You're unlikely to be able to make the sofa inhospitable to the cats without also making it inhospitable to yourself, but there's steps you can take to minimize the damage they'll do.
Ensure they have sufficient approved scratching surfaces; if they don't have many yet, add more before you get the sofa, so they get used to them and their locations, and are less likely to go looking for additional surfaces.
Discourage scratching on target surfaces (typically the corners, back if accessible, and sometimes the top of the sofa) with materials they don't like. These include double-sided tape (often sold under the name "Sticky Paws"), aluminum foil, and heavy plastic sheeting (similar to what's used for office chair mats). Depending on how clever your cats are, the clear materials are better, because they won't be able to easily see if and when they're removed.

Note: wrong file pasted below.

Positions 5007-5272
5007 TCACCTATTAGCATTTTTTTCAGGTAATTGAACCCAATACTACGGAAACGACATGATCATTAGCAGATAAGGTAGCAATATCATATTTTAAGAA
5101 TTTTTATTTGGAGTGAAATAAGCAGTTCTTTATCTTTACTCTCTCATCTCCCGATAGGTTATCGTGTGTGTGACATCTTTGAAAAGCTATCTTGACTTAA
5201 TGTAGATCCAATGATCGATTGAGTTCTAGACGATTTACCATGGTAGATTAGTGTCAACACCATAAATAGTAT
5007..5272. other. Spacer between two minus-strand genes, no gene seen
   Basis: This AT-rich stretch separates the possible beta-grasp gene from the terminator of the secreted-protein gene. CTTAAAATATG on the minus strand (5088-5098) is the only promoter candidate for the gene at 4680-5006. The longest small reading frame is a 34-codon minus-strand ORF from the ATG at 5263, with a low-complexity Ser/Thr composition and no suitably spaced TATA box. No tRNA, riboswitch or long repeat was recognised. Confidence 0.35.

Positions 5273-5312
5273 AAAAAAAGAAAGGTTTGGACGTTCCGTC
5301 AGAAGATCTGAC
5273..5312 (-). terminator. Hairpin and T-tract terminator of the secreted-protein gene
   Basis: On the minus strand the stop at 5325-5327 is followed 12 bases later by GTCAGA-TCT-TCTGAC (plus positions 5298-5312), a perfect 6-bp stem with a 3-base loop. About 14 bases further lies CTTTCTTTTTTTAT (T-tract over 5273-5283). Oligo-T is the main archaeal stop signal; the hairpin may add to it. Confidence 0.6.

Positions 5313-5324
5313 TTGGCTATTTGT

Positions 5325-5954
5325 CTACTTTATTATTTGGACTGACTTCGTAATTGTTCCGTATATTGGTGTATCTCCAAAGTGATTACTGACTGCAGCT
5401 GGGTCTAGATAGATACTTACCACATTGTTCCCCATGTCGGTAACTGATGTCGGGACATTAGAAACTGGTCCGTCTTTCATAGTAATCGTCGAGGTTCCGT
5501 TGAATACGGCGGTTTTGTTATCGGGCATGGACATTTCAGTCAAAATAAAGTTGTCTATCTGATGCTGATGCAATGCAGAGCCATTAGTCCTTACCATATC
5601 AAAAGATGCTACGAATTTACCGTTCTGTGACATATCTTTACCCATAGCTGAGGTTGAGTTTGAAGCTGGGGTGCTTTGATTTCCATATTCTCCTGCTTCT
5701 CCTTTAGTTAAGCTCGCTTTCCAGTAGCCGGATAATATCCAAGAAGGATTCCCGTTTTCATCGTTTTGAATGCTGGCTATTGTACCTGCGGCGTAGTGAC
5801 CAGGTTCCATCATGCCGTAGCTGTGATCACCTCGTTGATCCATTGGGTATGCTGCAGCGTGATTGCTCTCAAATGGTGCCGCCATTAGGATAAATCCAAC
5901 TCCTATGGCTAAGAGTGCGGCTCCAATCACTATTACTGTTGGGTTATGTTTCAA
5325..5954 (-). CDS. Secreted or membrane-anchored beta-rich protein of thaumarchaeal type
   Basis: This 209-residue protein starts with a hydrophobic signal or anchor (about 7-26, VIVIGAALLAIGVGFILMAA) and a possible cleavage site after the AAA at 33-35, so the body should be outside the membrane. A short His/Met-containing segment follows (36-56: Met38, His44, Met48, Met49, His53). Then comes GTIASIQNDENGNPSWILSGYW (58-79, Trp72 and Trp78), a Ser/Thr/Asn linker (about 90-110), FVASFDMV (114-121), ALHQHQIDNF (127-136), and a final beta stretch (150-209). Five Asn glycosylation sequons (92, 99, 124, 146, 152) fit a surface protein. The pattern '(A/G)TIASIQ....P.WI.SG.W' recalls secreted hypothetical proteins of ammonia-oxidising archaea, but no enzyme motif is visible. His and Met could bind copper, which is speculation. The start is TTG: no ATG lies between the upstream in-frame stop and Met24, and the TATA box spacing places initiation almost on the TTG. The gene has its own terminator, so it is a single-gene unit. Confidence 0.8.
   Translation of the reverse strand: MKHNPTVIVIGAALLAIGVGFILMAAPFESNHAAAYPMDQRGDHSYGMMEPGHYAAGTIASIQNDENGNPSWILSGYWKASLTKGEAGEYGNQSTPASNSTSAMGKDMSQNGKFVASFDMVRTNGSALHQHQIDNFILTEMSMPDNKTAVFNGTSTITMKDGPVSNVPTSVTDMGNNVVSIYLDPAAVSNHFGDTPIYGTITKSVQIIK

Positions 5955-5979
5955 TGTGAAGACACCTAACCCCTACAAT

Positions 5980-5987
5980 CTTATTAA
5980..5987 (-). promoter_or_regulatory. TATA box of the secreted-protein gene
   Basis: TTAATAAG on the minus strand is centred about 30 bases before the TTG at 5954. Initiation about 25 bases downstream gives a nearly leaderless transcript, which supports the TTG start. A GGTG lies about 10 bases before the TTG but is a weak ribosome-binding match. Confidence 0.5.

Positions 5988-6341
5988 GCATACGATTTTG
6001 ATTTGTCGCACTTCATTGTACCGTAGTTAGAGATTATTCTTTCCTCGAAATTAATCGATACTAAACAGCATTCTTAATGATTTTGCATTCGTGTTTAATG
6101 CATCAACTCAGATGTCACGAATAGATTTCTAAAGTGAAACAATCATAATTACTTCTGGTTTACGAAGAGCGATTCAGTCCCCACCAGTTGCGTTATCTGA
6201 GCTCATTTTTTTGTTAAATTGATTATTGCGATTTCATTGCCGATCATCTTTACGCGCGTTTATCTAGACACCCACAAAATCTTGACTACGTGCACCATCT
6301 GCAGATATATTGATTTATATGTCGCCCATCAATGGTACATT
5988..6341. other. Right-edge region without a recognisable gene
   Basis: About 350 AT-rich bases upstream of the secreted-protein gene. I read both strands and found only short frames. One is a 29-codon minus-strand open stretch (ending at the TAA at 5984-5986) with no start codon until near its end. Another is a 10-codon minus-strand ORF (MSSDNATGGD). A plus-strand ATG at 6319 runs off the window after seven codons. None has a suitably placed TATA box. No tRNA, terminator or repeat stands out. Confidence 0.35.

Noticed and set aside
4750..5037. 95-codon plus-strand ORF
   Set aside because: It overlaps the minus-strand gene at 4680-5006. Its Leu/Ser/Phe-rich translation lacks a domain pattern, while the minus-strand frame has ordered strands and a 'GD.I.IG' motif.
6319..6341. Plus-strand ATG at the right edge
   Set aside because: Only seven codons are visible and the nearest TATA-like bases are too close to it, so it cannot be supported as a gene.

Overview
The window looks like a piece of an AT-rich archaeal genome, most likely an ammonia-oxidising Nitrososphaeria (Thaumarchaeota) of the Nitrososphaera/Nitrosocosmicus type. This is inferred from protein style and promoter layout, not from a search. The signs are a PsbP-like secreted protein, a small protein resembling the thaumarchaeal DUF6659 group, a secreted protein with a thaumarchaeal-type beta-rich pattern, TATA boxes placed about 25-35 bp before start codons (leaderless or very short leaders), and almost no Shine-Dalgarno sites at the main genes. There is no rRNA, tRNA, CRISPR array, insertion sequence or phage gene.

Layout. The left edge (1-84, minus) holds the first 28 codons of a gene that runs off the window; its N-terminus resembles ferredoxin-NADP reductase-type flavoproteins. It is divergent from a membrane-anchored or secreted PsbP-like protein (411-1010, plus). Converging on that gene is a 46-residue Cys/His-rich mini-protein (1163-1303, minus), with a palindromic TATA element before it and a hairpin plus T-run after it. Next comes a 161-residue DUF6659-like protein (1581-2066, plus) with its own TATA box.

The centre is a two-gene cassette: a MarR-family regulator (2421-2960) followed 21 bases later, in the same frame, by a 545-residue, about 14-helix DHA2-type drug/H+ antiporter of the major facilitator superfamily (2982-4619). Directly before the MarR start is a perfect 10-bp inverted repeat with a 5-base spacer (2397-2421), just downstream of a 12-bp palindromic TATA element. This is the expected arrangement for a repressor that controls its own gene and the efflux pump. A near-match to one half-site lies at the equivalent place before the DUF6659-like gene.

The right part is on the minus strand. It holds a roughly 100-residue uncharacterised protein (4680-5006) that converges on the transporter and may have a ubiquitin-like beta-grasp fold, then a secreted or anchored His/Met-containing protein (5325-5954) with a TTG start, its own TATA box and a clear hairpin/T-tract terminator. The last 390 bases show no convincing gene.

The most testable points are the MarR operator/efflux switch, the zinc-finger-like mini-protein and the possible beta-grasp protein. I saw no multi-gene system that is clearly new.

Additionally discourage targeting those areas by putting a scratching post nearby. You may also need to redirect them if you catch them scratching at an unprotected part of the sofa. By having the appropriate target close to the inappropriate one, it's much easier to redirect their attention.
If there's a corner they just won't stay away from, consider a long-term solution. It may not look as nice as the untouched sofa, but it'll certainly look better than a shredded one. Look into plastic corner protectors as a way to discourage interaction, or try a sisal scratching mat (like the LURVIG mat sold by Ikea) attached to that area for a durable, appropriate scratch spot.
And if all else fails, find a way to embrace concealing the damage; there are many examples of how to use lace, fabric, or other techniques to disguise damaged corners and surfaces on a sofa that can look quite nice when finished, and add some unique personality to your furniture.